|Previous Page||Next Page|
THE FIRST BOOKE OF THE SECOND PART OF DIANA OF George of Montemayor.
Written by Alonso Perez.
ALthough it was not otherwise possible, but that the ioy of these happie Louers was very great, since fortune had now lifted them vp to so high a degree of content, and happines, as they themselues could not wish for more, (euery one possessing his onely desire) yet I thinke that Felicias was not any whit lesse then theirs, by seeing her selfe visited by so worthie a companie, and that by her onely meanes they enioyed such wished rest: And the rather, for that she was more capable to feele this ioy, by reason of the excellencie of her wit, the mature iudgement whereof, the more it was higher then theirs, the more it made the internall powers and workes of the soule more perfect and absolute. So that if the sage Lady had onely regarded her pleasure and content (forgetting what was conueeient for euery one of them) she would not haue requested them to come to her Palace againe: but being so carefull for those things, which were most needefull for them, by neglecting her owne will and desire, she prouided for euery one in particular. Whereupon (certaine daies being past, in which she had entertained them with most royall and sumptuous feastes, and small they were not, since she was mightier in operations then others in imaginations) she bethought her of Arsileus, and of his deere loue Belisa, and therewithall remembred how needefull it was for them to goe visit and comfort their aged parents, who passed many a doubtfull and sorrowfull thought for them, Arsenius especially father vnto Arsileus, whom she had now remedied and rid from the loue, which so lately had made him dote on faire Belisa. Who therefore giuing the Lady Felicia infinite thankes for the benefites, and louing entertainment they had receiued at her handes, and taking their leaue of the Lordes, Ladies, Nymphes, and Shepherdes that were there, the next day following went to their owne towne. And not many daies after,Felicia one night after supper saide thus to Syluanus and Seluagia. I could not choose but blame you fortunate Shepherdes, for the small care you haue of your flockes, if I my selfe were not in fault, bicause you haue neuer asked after them in all this time, nor (I thinke) once remembred them, fearing lest by reason of your absence, they haue beene in great want, and not withâˆ£out cause, being not carried to feede at conuenient times vpon the greene and sauoâˆ£rie grasse, nor (at their neede) driuen to the cleere springs to quench their burning thirst, nor with wonted loue put into the coole and pleasant shades: And seeing that with familiar and gentle hand they are not eased of the burden of their fruitfull bags, that swell with abundance of white milke, and that with the accustomed and knowen voice of their louing Shepherds they are not called to licke the smooth peebles of the sauourie salt; nor that your sweete Bagpipes (seconded with many amorous Ditties, which not long since made there the woods and dales to ring)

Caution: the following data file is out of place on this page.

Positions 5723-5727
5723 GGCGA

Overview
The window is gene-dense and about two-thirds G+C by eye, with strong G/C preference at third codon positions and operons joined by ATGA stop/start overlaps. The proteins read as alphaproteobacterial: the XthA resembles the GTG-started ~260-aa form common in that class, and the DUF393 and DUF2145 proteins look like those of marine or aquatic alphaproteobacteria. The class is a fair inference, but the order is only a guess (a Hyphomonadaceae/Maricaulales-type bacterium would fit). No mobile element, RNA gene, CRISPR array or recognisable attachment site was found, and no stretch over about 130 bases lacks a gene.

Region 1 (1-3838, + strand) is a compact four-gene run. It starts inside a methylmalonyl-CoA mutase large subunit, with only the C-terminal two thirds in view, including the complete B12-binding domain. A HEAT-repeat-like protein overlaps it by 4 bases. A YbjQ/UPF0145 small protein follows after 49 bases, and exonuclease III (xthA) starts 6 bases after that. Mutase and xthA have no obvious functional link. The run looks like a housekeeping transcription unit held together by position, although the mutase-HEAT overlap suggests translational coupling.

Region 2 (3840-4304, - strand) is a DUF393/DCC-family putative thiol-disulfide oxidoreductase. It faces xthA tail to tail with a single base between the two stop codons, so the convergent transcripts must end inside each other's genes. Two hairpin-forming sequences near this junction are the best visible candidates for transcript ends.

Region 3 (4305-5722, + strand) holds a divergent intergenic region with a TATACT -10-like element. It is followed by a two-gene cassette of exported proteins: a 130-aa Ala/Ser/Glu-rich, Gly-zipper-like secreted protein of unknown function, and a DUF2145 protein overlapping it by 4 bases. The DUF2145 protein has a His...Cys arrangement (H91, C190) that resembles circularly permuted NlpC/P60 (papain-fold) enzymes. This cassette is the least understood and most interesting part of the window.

|Previous Page||Next Page|